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Sunday, December 12, 2004

This weekend

This weekend was not as eventful as I had hoped. I started off Saturday morning going to sneak preview of Lemony Snicket's A Series of Unfortunate Events to which I had received a free pass through The Onion. This is Jim Carrey's new movie which is based on a series of children's books and I have to give it to very big thumbs up. It's dark but very funny, akin to something Roald Dahl might write. There was a lot of action in the story but it held together very well and the world was timeless. Jude Law was great as the narrator. He used reverse psychology in his narration to draw you in (i.e. this is not a happy movie and if you want to see laughing and singing, you should leave now and proceed to theatre 2). Jim Carrey, plays the evil Count Olaf, the distant cousin of the three recently orphaned Baudelaire children, who is hell bent on getting their fortune.

After the movie, I thought that I was going to wrap gifts at the Border's in Schaumburg in order to benefit Rainbow Hospice, a non-profit that provides services for terminally ill patients and their families. I thought that I was going to do this but I never heard from anyone as to when I was needed. I did go there to investigate, but it appeared as if it wasn't happening.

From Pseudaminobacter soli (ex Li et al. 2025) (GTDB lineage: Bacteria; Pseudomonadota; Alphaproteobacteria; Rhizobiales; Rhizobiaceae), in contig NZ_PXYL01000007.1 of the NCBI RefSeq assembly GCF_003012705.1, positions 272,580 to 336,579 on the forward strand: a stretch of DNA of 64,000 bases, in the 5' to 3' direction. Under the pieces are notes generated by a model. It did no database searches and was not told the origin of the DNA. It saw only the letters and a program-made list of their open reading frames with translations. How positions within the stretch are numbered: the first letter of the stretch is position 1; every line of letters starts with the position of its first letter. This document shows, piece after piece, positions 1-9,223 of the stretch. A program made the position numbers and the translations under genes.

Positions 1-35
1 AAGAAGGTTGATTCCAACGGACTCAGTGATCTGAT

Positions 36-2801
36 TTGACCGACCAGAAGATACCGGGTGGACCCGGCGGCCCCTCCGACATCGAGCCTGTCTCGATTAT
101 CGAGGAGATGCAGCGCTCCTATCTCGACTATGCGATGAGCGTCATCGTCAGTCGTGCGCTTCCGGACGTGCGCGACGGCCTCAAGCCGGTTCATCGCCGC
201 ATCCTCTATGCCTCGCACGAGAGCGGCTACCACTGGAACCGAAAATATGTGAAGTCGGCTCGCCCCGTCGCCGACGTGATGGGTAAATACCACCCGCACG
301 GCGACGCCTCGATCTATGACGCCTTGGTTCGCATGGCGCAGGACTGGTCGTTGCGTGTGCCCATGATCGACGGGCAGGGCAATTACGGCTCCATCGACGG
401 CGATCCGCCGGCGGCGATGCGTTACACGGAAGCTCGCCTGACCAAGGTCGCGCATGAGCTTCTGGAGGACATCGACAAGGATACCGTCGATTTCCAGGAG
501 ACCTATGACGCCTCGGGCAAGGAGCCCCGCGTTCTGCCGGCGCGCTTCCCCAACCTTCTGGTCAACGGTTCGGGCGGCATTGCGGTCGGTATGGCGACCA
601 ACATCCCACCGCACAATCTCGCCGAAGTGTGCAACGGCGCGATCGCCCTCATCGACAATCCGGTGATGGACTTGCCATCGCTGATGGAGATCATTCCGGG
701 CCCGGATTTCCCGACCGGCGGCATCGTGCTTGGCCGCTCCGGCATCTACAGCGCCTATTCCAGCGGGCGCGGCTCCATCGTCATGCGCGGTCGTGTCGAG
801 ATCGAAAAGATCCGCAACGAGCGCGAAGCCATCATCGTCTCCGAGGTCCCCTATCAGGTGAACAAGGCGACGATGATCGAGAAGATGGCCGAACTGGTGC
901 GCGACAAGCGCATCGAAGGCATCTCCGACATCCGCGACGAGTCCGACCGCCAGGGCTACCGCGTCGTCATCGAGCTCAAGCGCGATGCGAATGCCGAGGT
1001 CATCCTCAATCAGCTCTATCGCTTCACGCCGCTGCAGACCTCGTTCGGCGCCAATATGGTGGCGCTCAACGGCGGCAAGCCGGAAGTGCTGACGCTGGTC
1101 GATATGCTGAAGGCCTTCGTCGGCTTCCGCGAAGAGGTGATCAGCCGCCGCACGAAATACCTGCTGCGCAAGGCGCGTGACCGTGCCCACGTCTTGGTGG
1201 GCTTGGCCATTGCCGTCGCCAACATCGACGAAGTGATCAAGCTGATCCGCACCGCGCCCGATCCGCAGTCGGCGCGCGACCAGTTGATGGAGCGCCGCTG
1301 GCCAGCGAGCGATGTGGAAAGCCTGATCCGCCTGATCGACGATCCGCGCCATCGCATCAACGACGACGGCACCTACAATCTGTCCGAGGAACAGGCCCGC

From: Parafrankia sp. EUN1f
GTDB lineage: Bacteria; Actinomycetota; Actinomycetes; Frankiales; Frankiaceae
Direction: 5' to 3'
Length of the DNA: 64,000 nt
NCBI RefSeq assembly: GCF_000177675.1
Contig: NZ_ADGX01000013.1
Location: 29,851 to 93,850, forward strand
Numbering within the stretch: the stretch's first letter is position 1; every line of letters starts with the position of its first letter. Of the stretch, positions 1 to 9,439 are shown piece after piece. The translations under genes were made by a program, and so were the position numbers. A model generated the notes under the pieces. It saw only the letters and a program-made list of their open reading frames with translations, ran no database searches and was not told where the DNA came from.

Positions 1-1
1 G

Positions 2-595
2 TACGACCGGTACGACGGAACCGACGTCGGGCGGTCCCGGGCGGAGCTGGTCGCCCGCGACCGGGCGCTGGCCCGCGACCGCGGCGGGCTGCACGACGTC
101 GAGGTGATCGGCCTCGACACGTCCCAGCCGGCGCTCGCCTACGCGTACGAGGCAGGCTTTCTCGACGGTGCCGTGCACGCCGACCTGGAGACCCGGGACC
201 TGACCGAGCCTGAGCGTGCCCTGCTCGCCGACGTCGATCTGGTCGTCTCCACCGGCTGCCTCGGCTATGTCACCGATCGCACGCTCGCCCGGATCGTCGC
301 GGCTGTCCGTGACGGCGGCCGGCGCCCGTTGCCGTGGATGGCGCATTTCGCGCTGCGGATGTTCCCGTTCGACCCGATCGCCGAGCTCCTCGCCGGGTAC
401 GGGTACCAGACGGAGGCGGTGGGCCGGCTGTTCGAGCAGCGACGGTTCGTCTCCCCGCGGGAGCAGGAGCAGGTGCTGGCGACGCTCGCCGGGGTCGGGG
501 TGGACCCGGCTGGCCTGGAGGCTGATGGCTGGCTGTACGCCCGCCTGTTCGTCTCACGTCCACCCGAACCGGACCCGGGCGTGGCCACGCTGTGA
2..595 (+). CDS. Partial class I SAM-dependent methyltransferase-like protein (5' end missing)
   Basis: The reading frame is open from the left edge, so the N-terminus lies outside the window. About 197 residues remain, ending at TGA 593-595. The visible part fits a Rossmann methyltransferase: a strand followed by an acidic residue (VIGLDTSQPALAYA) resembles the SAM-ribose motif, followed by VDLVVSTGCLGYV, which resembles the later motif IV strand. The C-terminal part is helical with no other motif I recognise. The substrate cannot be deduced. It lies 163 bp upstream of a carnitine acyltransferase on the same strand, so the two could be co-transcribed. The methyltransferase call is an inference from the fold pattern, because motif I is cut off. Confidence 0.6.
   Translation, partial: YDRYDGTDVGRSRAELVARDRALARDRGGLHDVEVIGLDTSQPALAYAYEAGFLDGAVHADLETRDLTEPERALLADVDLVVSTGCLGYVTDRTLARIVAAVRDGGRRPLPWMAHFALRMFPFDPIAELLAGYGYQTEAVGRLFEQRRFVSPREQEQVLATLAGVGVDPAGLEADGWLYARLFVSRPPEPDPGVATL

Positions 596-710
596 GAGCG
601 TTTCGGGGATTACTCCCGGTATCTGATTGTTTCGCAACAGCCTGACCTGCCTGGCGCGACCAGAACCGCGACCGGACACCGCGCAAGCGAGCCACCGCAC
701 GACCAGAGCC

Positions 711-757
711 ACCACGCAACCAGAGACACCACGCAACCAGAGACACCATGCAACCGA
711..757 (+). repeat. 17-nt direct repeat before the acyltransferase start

Today, I spent the day with my sister and her family. Once they let me in, I had a good time. The kids were sleeping and she and her husband were in the basement looking at the work that was being done to finish the basement so they didn't here me for about 15 minutes. I spent some time talking with Paul, my brother-in-law, until he had to leave on a business trip to New York and then helped my sister with dinner and played with my nephews until it was time for them to go to bed.

Four more people were lost in Iraq this weekend to bring the total to 29 in December and 1286 for the war with 1006 of those being combat fatalities. While a few of our military are killed every year during peacetime due to accidents and disease, under normal circumstances, it would be less than the 280 that have been killed in the 21 months of the present war. I also haven't been mentioning the approximately 10,000 men and women that have been physically wounded. That number also fails to take into account the thousands that will be mentally scarred while having to deal with battle. This also doesn't consider the families of the military that have been sent to Iraq. While almost 1300 people have been killed, the casualty list is far higher.


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